7:30pm 3 May 2017
Institute of Postcolonial Studies, 78-80 Curzon Street, North Melbourne VIC 3051
Charges: Waged: $5, Unwaged: $3, Members Free






Sweating Saris: Indian Dance as Transnational Labour



Priya Srinivasan presents excerpts of her award winning book "Sweating Saris" through a performative lecture. The book examines dance as a form of gendered labour and Indian dancing women as transnational labourers negotiating key immigration laws. Srinivasan focuses on two key concepts in the book; the "unruly spectator" and the "kinesthetic archive" to explore postcolonial ambivalence, third world feminist methodologies, and subalternity through embodiment. She will be performing her interactive multimedia presentation with carnatic vocalist Uthra Vijay.
Priya Srinivasan is an independent scholar and artist based in Melbourne, Australia . She has presented excerpts of her award winning book "Sweating Saris: Indian Dance as Transnational Labor" in the hybrid form of "talking dances" at the University of Chicago, University of California, Berkeley, Harvard University, and Kings College in London. Priya Srinivasan has a PhD in Performance Studies from Northwestern University; an MA in Dance from UCLA and a First Class Honors in Ethnomusicology from Monash University.
7:30pm 10 May 2017
Institute of Postcolonial Studies, 78-80 Curzon Street, North Melbourne VIC 3051
Charges: Waged: $5, Unwaged: $3, Members Free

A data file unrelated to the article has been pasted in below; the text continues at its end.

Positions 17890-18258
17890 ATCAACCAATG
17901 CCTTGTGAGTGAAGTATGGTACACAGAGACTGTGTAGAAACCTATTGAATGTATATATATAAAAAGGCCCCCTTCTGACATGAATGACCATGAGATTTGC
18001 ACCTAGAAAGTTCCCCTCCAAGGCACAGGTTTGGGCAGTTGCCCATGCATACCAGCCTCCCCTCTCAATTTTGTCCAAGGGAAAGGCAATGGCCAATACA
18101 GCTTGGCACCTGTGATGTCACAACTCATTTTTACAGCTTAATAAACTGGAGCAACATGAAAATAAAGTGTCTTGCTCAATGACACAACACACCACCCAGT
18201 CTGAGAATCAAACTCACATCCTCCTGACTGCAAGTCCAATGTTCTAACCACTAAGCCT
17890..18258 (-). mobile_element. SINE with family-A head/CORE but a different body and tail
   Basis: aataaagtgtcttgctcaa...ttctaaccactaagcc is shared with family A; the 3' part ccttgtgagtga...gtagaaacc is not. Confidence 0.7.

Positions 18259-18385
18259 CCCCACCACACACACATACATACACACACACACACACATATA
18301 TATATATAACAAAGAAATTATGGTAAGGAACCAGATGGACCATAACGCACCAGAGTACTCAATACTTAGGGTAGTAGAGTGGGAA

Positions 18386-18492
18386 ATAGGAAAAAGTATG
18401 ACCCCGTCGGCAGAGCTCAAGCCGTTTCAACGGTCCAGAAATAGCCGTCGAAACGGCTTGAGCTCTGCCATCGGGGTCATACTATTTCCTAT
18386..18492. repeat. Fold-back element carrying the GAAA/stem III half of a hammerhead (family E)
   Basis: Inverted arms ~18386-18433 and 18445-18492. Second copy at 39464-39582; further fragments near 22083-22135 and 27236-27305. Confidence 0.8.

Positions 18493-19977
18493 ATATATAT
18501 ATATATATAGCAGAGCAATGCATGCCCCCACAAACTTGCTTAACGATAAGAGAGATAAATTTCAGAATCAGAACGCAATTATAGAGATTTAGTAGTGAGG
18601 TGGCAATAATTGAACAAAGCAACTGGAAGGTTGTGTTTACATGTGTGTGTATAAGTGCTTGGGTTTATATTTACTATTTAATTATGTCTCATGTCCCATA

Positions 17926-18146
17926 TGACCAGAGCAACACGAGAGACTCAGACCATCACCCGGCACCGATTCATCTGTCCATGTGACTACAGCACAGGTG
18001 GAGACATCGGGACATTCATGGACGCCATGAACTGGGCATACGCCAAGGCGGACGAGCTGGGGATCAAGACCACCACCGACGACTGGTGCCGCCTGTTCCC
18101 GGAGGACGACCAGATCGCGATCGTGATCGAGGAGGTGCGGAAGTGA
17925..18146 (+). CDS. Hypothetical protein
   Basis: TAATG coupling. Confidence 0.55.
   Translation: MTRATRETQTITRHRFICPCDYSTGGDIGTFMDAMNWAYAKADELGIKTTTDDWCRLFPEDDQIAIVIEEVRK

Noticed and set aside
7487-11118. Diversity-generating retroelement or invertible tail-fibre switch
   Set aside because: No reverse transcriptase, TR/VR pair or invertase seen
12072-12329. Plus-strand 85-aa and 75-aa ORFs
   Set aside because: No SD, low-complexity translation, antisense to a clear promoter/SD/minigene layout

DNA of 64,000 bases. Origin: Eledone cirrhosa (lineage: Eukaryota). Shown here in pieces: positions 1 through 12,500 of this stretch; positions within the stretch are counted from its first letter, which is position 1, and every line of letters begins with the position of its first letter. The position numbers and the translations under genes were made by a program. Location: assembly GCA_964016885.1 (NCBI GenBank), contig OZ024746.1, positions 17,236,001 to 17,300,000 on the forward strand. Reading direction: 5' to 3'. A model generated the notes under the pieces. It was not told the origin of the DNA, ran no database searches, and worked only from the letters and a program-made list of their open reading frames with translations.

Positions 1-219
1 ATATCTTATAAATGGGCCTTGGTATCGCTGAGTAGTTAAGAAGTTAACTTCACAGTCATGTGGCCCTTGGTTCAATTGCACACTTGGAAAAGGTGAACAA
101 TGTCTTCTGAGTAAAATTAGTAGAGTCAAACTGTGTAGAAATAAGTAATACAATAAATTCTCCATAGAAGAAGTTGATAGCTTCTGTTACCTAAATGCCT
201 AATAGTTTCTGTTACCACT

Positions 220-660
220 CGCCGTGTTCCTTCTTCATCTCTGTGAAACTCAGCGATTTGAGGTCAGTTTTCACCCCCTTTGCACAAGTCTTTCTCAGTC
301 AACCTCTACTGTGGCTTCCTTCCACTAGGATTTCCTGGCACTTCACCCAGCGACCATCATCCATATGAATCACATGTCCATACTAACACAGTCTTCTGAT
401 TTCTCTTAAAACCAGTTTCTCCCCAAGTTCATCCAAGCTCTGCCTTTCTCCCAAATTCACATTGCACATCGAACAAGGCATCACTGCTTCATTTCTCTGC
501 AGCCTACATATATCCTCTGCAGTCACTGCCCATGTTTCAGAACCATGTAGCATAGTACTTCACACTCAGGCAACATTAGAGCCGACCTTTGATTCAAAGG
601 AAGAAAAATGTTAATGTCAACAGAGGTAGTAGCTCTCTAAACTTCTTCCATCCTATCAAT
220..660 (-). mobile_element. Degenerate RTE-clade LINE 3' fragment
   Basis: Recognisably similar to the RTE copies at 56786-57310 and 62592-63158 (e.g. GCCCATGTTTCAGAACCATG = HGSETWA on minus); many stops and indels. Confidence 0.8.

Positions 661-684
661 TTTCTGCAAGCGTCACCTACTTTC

Illiberal incarceration: An historical perspective on offshore processing



The policy of offshore processing, which requires the indefinite detention of all asylum seekers who travel to Australia by boat on Nauru and Papua New Guinea, is harmful, expensive, and breaches several international conventions. It is also a deeply illiberal policy, in that it is implemented in ways inconsistent with principles generally associated with liberal democratic system of government. Seen in this way, the policy is not unique in Australian history: indeed, similar forms of incarceration have been used in Australia for nearly 200 years. In this paper, I argue that situating offshore processing within a longer history of illiberal incarceration in Australia can help us better understand the policy. When examined alongside Aboriginal reserves, quarantine stations, and enemy alien internment camps, we can observe clear patterns of who, when, how people are detained, and for what purpose. Such an exercise, however, also reveals precisely how offshore processing departs from previous forms of incarceration, and breaks new ground for illiberal practice.
Amy Nethery is a Senior Lecturer in Politics and Policy at Deakin University. She researches migration and asylum policies in Australia and Asia, with a special interest in policy development and immigration detention. Recent publications include the edited volume Immigration Detention: The Migration of a Policy and its Human Impact (with SJ Silverman, Routledge 2015). On Australian asylum policy, her doctoral thesis entitled Immigration Detention in Australia won the Isi Leibler Prize in 2011. She is currently writing a book on the history of administrative detention in Australia.
7:30pm 24 May 2017
Institute of Postcolonial Studies, 78-80 Curzon Street, North Melbourne VIC 3051
Charges: Waged: $5, Unwaged: $3, Members Free